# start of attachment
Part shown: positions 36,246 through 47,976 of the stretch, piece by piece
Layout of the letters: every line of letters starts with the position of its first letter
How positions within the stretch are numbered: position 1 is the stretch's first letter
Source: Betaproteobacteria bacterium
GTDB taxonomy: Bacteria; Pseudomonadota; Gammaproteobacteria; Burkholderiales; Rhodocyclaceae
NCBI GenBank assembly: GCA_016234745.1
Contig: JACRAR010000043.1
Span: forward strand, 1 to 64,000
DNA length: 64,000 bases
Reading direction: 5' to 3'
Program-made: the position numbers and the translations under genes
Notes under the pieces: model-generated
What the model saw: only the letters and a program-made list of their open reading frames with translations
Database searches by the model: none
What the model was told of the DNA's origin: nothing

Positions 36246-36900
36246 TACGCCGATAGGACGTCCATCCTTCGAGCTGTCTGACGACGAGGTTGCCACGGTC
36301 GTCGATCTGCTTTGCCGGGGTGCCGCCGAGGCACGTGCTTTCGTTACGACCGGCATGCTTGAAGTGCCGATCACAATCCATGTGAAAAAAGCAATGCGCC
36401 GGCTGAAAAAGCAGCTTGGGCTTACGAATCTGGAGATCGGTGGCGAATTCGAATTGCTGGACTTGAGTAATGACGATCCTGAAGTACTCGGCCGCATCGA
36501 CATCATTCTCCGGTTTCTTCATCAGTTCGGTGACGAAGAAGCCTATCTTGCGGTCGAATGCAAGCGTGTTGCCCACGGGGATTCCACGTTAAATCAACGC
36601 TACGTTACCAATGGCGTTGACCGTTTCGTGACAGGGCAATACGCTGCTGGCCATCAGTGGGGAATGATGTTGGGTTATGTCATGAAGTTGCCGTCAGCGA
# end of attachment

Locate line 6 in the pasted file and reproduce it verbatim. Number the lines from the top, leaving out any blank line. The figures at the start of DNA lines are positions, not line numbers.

NCBI GenBank assembly: GCA_016234745.1